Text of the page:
If you tell the excluded and the marginalized that they are sinners in need of judgement as the entry point then you can push them further away from the kingdom.
This is part of a presentation Tell Young People About Judgement Before You Tell Them About Love?, which Krish recently made to youth workers in Manchester. It was picked up and quoted by Scot McKnight, whom I thank for the link.
So what is Krish saying here? Is he, as an evangelical, rejecting the time-honoured evangelical way of presenting the gospel? Well, not entirely. He balances this provocative statement as he continues:
If you tell religiously self confident and judgemental people a gospel only of grace and acceptance you risk confirming them in their delusion that they are part of the kingdom.
The key is that context determines content. Just as Jesus doesn’t preach a fake scripted gospel message to everyone but rather finds takes time to understand the person standing in front of him and then explain to them the aspect of the gospel that connects with them. We need to triangulate between a sensitivity to the Spirit, a deep knowledge of the Bible and a listening and compassionate spirit to the people we are seeking to communicate with.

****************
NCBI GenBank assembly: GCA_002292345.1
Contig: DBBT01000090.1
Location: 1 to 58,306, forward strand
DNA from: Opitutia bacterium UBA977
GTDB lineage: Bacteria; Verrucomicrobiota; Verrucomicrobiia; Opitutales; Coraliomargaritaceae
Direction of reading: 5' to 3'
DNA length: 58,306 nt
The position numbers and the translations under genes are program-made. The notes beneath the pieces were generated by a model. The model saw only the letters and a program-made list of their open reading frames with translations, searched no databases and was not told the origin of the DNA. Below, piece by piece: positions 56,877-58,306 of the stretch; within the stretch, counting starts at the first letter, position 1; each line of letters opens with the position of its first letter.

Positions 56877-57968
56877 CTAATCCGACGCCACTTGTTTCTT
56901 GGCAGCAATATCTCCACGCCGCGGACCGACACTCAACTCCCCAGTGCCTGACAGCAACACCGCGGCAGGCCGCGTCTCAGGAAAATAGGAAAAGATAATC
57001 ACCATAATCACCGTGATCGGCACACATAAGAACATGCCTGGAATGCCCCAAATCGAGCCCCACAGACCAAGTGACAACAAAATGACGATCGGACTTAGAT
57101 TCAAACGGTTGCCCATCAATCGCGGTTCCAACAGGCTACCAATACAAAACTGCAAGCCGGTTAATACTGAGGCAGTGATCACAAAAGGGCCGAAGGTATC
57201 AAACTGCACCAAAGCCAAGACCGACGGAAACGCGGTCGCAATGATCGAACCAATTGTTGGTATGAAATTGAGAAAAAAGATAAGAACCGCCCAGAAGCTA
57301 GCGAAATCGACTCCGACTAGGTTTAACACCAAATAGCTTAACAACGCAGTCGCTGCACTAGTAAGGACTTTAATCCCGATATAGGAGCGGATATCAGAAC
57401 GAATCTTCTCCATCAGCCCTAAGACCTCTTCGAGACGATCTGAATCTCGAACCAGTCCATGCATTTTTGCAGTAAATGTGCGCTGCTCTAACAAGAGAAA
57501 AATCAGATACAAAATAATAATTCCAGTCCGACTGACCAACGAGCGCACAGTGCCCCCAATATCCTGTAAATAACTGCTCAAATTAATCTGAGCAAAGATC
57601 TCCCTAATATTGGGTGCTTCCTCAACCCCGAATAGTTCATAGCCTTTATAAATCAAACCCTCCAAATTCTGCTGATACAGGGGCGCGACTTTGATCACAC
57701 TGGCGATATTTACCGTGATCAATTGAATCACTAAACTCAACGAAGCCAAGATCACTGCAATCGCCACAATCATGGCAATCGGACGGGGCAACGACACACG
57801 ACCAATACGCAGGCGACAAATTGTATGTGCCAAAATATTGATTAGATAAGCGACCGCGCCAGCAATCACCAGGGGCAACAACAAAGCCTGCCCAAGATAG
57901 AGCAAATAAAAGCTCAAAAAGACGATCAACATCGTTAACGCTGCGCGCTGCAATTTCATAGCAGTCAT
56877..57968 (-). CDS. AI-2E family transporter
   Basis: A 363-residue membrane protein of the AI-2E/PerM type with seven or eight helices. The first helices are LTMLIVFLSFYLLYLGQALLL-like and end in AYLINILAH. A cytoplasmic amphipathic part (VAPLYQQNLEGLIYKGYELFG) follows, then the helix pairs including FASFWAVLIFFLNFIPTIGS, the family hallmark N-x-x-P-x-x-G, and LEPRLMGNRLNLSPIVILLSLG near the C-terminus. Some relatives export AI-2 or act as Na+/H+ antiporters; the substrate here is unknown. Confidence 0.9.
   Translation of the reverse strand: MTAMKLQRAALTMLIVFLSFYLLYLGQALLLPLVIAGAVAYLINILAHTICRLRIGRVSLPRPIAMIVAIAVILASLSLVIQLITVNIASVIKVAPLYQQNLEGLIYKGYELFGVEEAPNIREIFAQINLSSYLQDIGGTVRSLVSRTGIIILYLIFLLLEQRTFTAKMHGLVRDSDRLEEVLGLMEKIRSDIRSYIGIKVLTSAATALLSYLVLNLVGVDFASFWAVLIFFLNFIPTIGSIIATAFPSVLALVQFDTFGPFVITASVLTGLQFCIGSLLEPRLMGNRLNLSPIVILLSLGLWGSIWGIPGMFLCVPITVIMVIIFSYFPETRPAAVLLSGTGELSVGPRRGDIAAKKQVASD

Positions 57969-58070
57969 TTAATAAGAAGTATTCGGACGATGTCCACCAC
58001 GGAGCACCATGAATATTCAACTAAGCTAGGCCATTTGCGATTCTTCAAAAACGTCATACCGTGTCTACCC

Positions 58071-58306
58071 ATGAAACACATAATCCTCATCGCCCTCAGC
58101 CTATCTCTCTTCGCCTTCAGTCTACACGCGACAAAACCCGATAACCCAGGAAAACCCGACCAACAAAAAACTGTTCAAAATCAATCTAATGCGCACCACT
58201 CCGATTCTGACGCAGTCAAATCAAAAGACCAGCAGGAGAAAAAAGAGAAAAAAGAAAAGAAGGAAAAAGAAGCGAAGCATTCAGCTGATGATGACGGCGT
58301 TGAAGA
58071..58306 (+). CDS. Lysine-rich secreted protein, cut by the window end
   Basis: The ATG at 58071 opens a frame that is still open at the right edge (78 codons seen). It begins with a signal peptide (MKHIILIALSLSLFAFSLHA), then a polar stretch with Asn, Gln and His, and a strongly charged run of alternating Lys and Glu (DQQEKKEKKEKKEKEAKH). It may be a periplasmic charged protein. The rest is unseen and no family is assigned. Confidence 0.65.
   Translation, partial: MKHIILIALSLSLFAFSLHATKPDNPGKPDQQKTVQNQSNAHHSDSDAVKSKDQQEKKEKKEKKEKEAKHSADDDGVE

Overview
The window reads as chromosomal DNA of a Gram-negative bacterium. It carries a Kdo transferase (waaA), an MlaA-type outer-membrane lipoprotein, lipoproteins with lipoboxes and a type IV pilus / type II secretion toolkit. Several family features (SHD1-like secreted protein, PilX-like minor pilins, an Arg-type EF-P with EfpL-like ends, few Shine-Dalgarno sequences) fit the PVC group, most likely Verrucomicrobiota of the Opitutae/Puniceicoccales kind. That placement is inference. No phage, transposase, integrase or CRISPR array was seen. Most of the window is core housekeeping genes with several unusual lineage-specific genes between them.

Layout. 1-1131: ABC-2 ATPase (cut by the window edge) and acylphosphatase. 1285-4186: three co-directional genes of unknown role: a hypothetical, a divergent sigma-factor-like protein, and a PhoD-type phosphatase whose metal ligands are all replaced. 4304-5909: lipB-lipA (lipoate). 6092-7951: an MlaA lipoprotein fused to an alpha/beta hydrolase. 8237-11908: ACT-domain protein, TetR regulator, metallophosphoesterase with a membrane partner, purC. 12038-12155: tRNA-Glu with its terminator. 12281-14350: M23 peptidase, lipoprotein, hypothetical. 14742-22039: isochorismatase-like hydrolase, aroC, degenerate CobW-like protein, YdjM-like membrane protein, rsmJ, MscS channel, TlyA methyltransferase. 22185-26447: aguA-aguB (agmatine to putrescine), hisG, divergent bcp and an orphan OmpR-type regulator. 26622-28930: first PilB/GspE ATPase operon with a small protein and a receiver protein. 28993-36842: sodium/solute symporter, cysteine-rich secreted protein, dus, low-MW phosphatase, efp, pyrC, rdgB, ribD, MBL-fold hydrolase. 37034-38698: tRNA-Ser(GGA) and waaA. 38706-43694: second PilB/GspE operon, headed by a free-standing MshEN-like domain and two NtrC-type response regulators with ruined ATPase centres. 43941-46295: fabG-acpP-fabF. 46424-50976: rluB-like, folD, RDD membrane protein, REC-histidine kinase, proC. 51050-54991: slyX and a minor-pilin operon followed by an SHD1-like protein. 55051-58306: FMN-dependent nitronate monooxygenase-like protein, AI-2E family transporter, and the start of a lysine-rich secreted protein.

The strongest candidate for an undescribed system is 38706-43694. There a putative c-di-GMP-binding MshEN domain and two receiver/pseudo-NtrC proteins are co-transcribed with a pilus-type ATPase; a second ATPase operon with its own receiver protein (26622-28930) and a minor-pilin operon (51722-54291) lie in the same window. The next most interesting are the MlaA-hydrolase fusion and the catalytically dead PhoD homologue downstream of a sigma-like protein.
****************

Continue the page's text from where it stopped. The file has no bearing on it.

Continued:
Indeed. We all need to remember what Krish writes, and what Scot McKnight explains further in his book The King Jesus Gospel (I haven’t read it, but I like the reviews I have seen), that the gospel cannot be reduced to a simple set of three or four points which must be presented in the same way to everyone. And we need to resist the “Reformed” tendency to canonise certain traditional ways of presenting the gospel as the only valid ones, and to demonise those who dare to depart from them.
Yes, at some point we do need to teach every new Christian about sin and judgment, and also about grace and acceptance. But neither of these has to be the starting point in every gospel presentation.